Inmate Abuse Caught on Camera at St. Croix Prison Reignites Scrutiny Over Consent Decree

  • Janeka Simon
  • May 08, 2023

The John A. Bell Correctional Facility (formerly the Golden Grove Correctional Facility) on St. Croix. By. V.I. CONSORTIUM

A disturbing video that captured a violent attack among inmates at the John A. Bell Correctional facility on St. Croix left a mother scrambling to remove her son from what appears to be a lawless environment at the prison.

The Bureau of Corrections said Monday it acted swiftly to get the situation under control once it was made aware of the incident, which occurred last week. "The Virgin Islands Bureau of Corrections is aware of the situation which happened last week,” said B.O.C. Public Information Officer Kyza Callwood, who assured that the agency “has taken concrete steps per policy to address the matter."

Governor Albert Bryan Jr. told the Consortium that the incident was of “grave concern” to him, and that he was working with the V.I. Attorney General and B.O.C. Director Winnie Testamark to immediately correct the problem.

Consortium journalists were made aware of two videos, both of which appear to show inmates on the receiving end of physical abuse. In one video, an inmate is seen being slapped in the face while in the longer piece of footage, another inmate is shown with his head being shoved in the toilet of the cell. At least one of the perpetrators is a suspect in a high profile homicide incident recently extradited from the mainland to face charges on St. Croix, according to police. 

While Mr. Callwood did not disclose the identity of the attackers, he did indicate that prison officials had completed an administrative investigation into the attack. Cell searches were also conducted as part of the response, and multiple mobile phones – contraband behind prison walls – were confiscated. No inmates were found to have sustained any medically related injuries as a result of the incident, he said.

Mr. Callwood said that the alleged perpetrators were placed in administrative confinement pending a disciplinary hearing. “All acts of assault are taken seriously,” said the acting PIO. “Each situation of a similar or close magnitude is immediately addressed through the appropriate procedure.” He did not say whether that procedure included reporting such assaults to the V.I. Police Department. VIPD Criminal Investigation Bureau Commander Naomi Joseph said B.O.C. did not report the matter to the VIPD, with the department learning of the situation after the videos had gone viral on social media. Commander Joseph added that the bureau said it would handle the matter internally because the crimes were classified as simple assault.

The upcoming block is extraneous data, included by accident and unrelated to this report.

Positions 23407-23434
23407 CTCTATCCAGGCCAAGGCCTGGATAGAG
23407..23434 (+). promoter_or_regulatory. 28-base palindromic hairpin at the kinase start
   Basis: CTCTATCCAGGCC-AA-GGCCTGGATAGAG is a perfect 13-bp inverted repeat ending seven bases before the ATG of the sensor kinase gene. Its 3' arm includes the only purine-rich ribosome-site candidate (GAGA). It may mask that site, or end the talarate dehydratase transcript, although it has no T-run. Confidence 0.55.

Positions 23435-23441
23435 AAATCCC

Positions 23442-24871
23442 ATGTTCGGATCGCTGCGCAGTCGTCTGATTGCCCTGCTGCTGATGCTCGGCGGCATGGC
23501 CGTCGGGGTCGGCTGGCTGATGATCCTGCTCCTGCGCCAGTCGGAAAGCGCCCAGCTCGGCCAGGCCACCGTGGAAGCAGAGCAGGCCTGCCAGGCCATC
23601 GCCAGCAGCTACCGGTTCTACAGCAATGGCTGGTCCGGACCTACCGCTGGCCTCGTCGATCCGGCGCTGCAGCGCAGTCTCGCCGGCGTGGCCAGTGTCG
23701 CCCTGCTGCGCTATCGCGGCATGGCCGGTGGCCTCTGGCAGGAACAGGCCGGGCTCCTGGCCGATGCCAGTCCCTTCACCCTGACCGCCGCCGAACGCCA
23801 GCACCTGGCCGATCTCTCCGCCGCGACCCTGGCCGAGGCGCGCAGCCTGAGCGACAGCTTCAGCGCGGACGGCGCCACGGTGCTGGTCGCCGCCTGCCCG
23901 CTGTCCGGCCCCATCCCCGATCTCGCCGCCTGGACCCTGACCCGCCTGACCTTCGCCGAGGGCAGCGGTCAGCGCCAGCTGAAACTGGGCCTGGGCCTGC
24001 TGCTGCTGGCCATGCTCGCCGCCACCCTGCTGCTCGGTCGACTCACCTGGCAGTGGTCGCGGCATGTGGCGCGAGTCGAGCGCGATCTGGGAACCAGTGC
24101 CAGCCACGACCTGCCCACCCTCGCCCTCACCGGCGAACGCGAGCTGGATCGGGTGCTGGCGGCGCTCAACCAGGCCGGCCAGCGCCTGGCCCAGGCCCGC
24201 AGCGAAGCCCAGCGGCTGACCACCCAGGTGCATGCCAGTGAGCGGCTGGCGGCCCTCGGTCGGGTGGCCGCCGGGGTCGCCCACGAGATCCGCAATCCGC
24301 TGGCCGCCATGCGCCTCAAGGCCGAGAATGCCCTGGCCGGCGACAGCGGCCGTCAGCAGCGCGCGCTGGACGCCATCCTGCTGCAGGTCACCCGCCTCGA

The latest B.O.C. fallout comes against the backdrop of an almost four decade-old consent decree, following consistent and serious allegations of an environment at the correctional facility that enables constitutional violations. In 2020, Bureau Director Winnie Testamark said that it would have taken the agency another 25 years to bring the prison system into compliance. Ms. Testamark told lawmakers during a hearing of the 34th Legislature’s Committee on Homeland Security, Justice and Public Safety that although a corrections officer had been caught on video assaulting an inmate, nothing could be done because too much time had elapsed.

Last June, court-appointed independent monitor Kenneth Ray noted during the 24th monitor’s report that the bureau was falling behind on progress towards achieving the objectives of the consent decree, with major issues such as pre-trial detainees being housed together with convicted and sentenced inmates, along with inmates of varying security classifications being housed in the same cells. The result, according to Mr. Ray, was an “unprecedented” increase in violence among inmates of the facility. 

Although Mr. Callwood did not address the ramifications of this most recent incident on the Bureau’s standing with the federal government regarding the existing consent decree, he thanked the quick response of the correctional officers and supervisors at the John A. Bell Correctional facility, which he said “ensured that the security operations of the facility remained unaffected.”

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